Otunbaeva said authorities in Kyrgyzstan are convinced that the security of OSCE territory -- including countries in Central Asia -- must be "joint, united, and indivisible."

Meanwhile, Belarus announced today that it would eliminate its stocks of highly enriched uranium by 2012. Belarus Foreign Minister Syarhey Martynau made the pledge after talks with Clinton on the sidelines of the OSCE summit.

In a joint statement, Clinton said the United States intends to provide technical and financial assistance to support the effort as quickly as possible.

In its highly enriched form, uranium can be used to build nuclear weapons. There have been fears about the security of highly enriched uranium stockpiles in former Soviet republics like Belarus.

Clinton praised the decision as a "sign of progress in efforts to advance nuclear security and nonproliferation" of nuclear weapons. She also said Belarus would be invited to a 2012 nuclear security summit in South Korea.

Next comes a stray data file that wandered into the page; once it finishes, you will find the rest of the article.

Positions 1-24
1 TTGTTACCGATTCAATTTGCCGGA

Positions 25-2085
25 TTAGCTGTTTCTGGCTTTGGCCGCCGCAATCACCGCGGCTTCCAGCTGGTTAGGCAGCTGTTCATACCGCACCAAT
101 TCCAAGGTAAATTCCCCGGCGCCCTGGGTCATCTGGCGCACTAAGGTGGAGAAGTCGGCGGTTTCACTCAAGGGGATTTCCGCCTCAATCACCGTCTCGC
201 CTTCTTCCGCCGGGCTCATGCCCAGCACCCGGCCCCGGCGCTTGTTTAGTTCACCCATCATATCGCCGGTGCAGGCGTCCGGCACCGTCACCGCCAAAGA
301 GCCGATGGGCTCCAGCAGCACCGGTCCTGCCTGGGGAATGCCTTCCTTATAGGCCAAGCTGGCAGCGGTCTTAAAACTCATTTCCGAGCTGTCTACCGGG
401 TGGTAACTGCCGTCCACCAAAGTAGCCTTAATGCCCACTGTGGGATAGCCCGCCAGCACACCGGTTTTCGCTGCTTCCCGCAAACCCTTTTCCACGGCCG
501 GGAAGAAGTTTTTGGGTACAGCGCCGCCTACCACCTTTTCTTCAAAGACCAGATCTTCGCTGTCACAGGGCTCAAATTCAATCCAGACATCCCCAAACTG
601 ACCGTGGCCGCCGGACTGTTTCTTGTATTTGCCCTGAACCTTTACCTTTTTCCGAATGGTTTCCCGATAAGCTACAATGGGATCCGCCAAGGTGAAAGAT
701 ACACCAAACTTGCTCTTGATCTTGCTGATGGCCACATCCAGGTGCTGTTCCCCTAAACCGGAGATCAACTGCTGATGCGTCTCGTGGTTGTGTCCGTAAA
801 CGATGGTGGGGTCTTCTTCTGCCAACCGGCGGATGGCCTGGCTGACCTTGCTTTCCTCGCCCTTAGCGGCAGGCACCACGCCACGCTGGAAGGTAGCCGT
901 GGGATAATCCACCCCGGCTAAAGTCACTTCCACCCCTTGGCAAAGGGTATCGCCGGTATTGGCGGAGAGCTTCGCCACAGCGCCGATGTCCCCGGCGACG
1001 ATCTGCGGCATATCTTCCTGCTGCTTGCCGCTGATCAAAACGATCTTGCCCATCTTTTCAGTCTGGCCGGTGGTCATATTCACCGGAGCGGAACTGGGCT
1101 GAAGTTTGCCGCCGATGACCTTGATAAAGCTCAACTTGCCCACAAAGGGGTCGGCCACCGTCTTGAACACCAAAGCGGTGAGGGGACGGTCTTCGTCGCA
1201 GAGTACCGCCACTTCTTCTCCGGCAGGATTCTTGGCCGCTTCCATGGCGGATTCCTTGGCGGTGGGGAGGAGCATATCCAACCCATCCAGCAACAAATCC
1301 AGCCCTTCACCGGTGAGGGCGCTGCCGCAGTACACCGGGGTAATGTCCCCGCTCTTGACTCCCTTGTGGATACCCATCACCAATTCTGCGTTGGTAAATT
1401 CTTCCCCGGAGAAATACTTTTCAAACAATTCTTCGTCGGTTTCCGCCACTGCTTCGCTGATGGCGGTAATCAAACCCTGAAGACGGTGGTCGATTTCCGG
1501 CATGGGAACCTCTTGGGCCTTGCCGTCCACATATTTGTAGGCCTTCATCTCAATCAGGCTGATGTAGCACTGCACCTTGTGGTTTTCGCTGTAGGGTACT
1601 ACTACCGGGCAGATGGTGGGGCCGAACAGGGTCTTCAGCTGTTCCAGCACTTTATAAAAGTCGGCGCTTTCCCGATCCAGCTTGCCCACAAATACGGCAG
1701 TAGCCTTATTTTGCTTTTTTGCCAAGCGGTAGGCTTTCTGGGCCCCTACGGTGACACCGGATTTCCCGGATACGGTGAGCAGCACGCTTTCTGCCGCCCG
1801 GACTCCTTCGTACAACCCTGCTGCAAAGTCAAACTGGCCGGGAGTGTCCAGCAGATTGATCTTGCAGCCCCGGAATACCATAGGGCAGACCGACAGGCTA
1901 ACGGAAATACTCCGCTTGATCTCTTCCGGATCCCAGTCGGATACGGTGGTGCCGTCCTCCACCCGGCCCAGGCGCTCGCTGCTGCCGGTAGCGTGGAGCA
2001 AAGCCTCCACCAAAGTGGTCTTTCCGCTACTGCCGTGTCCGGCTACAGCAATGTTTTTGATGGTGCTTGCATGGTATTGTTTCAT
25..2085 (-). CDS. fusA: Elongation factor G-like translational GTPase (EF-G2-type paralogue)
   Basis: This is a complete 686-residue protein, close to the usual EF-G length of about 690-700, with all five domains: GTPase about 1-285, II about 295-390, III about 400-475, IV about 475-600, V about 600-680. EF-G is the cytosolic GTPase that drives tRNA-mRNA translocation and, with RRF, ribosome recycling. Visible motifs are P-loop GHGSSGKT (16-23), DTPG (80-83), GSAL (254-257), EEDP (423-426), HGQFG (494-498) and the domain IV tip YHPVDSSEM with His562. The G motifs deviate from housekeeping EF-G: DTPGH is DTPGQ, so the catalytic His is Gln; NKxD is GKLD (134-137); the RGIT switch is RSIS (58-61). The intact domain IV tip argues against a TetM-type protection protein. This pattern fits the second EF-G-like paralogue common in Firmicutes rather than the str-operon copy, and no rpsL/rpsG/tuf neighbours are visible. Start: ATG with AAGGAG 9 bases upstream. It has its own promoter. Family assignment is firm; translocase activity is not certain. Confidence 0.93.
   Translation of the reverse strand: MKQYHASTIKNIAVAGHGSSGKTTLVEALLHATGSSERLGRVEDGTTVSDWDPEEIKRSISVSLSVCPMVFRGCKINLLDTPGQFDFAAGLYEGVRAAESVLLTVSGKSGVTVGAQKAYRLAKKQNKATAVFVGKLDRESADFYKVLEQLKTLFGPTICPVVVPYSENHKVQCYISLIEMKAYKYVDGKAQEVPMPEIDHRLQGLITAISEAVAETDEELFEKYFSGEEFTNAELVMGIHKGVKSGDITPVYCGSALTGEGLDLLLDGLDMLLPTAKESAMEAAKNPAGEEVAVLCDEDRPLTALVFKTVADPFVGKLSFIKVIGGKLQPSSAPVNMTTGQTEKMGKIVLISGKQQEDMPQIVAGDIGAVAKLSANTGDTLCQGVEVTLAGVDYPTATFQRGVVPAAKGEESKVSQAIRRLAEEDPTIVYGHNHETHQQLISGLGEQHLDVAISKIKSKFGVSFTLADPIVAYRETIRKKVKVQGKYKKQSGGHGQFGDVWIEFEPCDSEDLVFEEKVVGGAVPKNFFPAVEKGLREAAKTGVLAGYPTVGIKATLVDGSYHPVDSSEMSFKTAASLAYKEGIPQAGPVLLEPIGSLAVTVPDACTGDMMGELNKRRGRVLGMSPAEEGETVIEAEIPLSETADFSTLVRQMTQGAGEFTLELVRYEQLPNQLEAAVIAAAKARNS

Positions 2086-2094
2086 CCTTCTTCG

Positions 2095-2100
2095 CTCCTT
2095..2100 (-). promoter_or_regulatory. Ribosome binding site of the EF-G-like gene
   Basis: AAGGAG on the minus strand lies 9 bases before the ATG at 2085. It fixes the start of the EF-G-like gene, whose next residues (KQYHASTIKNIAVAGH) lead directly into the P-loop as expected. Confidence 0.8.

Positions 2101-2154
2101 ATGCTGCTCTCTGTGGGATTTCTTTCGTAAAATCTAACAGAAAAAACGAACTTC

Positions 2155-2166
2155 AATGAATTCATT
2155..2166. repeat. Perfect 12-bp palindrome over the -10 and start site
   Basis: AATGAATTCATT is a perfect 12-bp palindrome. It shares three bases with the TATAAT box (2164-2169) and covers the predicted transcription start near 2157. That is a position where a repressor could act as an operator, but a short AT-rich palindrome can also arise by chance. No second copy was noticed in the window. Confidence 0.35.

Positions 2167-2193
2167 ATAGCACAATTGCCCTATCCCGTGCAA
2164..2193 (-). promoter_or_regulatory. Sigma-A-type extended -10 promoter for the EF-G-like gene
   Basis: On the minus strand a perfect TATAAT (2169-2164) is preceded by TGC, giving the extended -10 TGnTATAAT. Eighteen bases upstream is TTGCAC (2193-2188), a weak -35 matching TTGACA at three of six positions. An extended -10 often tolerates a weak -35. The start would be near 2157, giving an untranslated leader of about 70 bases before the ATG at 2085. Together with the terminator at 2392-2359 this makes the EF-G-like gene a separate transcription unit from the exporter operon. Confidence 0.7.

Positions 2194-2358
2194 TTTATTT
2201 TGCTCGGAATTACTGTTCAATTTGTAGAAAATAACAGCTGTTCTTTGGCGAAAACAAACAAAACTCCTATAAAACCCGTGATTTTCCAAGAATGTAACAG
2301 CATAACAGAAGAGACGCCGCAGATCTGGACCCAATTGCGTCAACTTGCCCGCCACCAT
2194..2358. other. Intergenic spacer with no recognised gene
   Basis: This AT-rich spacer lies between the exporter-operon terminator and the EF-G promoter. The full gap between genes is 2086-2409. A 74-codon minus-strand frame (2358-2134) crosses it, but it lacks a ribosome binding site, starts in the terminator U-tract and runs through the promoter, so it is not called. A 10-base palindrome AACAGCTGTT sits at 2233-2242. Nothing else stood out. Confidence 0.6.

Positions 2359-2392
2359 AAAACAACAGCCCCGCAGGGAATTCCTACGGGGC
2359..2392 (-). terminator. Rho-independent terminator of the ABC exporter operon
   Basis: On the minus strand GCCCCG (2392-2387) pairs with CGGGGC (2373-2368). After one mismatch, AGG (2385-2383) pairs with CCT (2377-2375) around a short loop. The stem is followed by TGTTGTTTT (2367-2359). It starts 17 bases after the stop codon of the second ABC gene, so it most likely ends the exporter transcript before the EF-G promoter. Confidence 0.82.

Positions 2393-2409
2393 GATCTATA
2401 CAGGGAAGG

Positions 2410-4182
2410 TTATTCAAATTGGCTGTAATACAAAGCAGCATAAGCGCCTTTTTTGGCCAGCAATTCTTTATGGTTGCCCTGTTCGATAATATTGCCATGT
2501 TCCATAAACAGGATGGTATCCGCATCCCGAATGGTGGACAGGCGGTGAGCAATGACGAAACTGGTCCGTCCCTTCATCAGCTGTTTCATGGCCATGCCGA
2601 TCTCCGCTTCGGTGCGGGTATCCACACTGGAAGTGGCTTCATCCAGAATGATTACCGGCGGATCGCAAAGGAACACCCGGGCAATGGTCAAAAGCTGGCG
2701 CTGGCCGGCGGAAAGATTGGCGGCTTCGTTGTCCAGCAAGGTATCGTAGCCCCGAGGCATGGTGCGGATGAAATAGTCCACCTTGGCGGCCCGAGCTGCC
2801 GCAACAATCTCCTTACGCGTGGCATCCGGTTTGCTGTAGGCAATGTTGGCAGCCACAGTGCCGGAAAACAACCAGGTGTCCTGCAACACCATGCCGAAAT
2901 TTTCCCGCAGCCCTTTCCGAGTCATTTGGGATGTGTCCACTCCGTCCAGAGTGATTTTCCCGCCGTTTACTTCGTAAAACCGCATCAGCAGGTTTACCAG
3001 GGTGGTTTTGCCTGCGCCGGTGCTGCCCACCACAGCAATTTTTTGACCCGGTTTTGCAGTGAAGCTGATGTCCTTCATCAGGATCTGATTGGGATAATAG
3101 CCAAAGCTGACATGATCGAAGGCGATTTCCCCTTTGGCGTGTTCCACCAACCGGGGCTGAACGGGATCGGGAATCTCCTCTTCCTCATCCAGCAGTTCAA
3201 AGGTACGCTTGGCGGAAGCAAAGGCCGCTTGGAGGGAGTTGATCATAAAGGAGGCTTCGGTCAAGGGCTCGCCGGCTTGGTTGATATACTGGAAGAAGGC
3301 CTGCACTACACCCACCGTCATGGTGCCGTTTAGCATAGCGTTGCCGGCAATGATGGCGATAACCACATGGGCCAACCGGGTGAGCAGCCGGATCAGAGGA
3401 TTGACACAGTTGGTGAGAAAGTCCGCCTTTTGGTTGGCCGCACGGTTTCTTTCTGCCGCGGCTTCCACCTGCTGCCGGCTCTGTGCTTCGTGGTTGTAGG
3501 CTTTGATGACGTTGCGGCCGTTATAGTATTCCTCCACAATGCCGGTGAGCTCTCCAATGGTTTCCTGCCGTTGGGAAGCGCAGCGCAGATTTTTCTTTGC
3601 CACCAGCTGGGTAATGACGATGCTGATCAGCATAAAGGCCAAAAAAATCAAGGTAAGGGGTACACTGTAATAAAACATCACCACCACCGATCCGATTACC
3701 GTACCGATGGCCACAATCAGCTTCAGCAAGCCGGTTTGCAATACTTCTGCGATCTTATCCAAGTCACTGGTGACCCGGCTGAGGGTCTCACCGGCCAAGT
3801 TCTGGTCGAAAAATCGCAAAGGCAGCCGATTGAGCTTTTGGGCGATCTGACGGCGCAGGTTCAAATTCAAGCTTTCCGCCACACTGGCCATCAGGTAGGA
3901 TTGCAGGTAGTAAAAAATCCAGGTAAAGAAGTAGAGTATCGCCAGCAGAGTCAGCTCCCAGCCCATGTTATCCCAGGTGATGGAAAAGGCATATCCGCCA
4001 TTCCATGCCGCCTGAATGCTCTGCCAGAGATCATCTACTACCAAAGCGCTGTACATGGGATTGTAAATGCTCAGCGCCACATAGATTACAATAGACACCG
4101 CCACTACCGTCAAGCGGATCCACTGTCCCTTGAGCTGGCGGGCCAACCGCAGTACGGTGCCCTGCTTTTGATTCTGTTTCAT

On Iran, Clinton said she welcomed Tehran's decision to join talks in Geneva with EU foreign-policy chief Catherine Ashton on December 6-7, but stressed that the talks should focus "on the matters that are of concern to the international community: first and foremost: Iran's nuclear program."

Iran denies allegations that it is trying to secretly develop nuclear weapons and has said it would not discuss its nuclear program in Geneva.

Kazakhstan's 2010 chairmanship of the OSCE has been criticized by some activists who say the country's poor human rights record made it a poor choice.

The New York-based nongovernmental organization Human Rights Watch has described Kazakhstan's rights record as "stagnant," noting that Astana's promises to improve media freedoms during its OSCE chairmanship this year remain unfulfilled.

written by Ron Synovitz, with agency reports